Political Parties Class 10 Notes – Political Parties Class 10 Summary

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Political Parties mind map

Political Parties Class 10 Notes
Political Parties Class 10 Notes Political parties Mind Map Class 10

Political Parties Class 10 Notes

A political party is a group of people who come together to contest elections and hold
power in the government.

Why do We Need Political Parties?

Political parties are one of the most visible institutions in a democracy. For ordinary citizens, democracy is equal to political parties. It is important to know the nature and workings of political parties.

Meaning of Political Parties

A political party is a group of people who come together to contest elections and hold power in the government.

All political parties have some policies and programmes for society with a view to promoting the collective good. They try to persuade people why their policies are better than others. They seek to implement their policies by winning popular support through elections.

Political parties reflect fundamental political divisions in society. All the parties favor certain part of society and thus they involve partisanship.

A party is known by which part it stands for, which policies it supports and whose interests it upholds.

A political party has the following three components

(i) The leaders (ii) The active members (iii) The followers

Functions of Political Parties

Political parties perform the following functions:

(i) Candidates are put forward by political parties to contest elections. These candidates may be chosen by the top leaders or by members of the party. In some countries like USA, members and supporters of a party choose its candidate. In India top party leaders choose candidates for contesting elections.

(ii) Parties put forward their policies and programmes for voters to choose from them.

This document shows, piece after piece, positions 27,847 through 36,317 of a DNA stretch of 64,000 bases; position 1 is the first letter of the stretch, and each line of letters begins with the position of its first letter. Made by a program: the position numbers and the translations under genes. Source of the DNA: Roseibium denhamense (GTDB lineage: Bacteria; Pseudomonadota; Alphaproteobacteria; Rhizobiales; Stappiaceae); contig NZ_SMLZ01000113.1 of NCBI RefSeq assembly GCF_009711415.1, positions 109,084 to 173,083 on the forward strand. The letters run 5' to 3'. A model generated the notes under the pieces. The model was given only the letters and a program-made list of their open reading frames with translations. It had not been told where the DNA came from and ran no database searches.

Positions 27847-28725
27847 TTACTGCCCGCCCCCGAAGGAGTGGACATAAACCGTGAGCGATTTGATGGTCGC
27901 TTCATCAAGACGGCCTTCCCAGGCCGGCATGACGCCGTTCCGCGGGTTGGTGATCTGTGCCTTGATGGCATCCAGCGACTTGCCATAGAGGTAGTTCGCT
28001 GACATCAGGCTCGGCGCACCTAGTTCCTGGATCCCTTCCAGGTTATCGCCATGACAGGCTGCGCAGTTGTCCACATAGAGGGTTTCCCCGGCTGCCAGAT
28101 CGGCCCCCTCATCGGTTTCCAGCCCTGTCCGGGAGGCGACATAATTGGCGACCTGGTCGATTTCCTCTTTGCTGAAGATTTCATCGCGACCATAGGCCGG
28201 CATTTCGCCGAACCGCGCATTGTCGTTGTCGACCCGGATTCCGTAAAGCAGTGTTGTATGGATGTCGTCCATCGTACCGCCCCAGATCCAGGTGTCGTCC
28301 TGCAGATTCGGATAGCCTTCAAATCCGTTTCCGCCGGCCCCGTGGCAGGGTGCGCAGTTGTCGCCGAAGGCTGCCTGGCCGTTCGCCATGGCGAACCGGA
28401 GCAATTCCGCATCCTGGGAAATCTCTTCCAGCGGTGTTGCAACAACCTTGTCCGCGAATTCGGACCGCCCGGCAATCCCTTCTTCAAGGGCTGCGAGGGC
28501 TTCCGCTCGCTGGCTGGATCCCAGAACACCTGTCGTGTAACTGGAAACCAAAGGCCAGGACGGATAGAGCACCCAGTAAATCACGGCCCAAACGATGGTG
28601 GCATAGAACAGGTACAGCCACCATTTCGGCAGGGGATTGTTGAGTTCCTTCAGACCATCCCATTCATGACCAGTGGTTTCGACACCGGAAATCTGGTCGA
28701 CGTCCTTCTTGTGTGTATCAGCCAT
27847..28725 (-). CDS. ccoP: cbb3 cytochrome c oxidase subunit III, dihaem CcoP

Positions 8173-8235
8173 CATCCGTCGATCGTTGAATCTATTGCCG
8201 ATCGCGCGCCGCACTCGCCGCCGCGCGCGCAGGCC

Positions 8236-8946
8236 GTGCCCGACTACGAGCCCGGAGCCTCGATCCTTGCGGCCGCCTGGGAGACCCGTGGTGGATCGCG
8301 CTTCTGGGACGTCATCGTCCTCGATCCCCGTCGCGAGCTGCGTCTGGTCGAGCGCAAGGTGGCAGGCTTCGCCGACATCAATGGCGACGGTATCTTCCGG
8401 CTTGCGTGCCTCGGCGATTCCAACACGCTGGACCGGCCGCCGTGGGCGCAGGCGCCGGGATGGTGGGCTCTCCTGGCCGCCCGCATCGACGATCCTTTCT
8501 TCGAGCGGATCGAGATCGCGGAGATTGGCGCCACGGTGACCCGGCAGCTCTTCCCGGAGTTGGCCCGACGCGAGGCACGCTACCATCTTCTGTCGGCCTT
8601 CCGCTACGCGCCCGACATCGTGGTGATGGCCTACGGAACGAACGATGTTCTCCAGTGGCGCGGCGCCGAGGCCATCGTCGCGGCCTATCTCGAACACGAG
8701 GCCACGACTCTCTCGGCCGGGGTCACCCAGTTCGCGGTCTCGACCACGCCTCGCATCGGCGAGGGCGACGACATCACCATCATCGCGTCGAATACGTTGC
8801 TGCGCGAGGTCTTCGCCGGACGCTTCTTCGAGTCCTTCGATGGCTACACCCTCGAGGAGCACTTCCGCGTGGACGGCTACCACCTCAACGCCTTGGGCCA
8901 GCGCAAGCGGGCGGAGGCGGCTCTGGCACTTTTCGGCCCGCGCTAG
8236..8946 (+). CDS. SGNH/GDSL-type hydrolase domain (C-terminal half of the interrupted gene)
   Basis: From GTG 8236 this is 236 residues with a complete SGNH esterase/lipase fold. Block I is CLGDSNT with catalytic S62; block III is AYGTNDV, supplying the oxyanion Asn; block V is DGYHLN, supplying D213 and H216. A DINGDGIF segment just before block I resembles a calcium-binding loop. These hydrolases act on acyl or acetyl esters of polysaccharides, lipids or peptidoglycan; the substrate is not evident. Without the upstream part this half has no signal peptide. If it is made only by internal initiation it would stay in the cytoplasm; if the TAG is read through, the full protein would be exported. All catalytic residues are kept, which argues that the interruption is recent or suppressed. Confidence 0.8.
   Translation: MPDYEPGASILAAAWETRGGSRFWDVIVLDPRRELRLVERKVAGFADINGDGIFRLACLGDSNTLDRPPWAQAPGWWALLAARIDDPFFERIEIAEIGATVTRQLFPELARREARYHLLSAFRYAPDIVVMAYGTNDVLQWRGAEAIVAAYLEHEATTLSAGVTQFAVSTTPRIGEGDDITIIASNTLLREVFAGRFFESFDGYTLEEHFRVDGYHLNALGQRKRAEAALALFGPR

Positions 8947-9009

(iii) Political parties play a major role in making laws for the country. No law can become a bill unless majority parties support it. Laws are debated and passed in the Legislature.

(iv) Political parties form and run governments. The big policy decision taken by political executive come from the political parties. Parties recruit leaders, train them and make them ministers.

(v) Parties that lose election, play the role of opposition to the party in power. They criticise government for their wrong policies and mobilise opposition to the government.

(vi) Parties shape public opinion. They raise and highlight issues. Parties have large number of members and activists spread all over the country. Many of the pressure groups act as extension of political parties. Parties sometimes also launch movements for the resolution of the problem faced by the people.

(vii) Political parties provide people access to government machinery and welfare schemes. It is easy for the public to approach their local party leader than a government officer. The local party leader has to listen to people’s need and demands, otherwise people can reject them in the next elections.

Necessity of Political Parties Class 10

Political parties are needed because they perform variety of functions. Modern democracies cannot exist without political parties.

Without existence of parties, following situations may occur:

  • Every candidate in the elections will be independent. No one will be able to make any promises to the people about any major policy changes.
  • The government may be formed, but its utility will remain ever uncertain. Elected representatives will be accountable to their constituency for what they do in the locality. But no one will be responsible for how the country will be run.
  • The non-party based elections to the Panchayat occur in many states of India. Here the parties do not contest formally. It is generally noticed that the village gets split into more than one group, each of which puts up a ‘panel’ of its candidates. This creates need for the political party.
  • The rise of political parties is directly linked to the emergence of representative democracies. As societies became large and complex, they needed some agency to gather different views on various issues and to present these to the government.
  • Society needs a mechanism to support or restrain the government, make policies, justify or oppose them. Political parties fulfil these needs of every representative government.

How Many Parties Should We have?

The different countries around the world opt different party systems. Broadly, political party system can be divided into following three categories.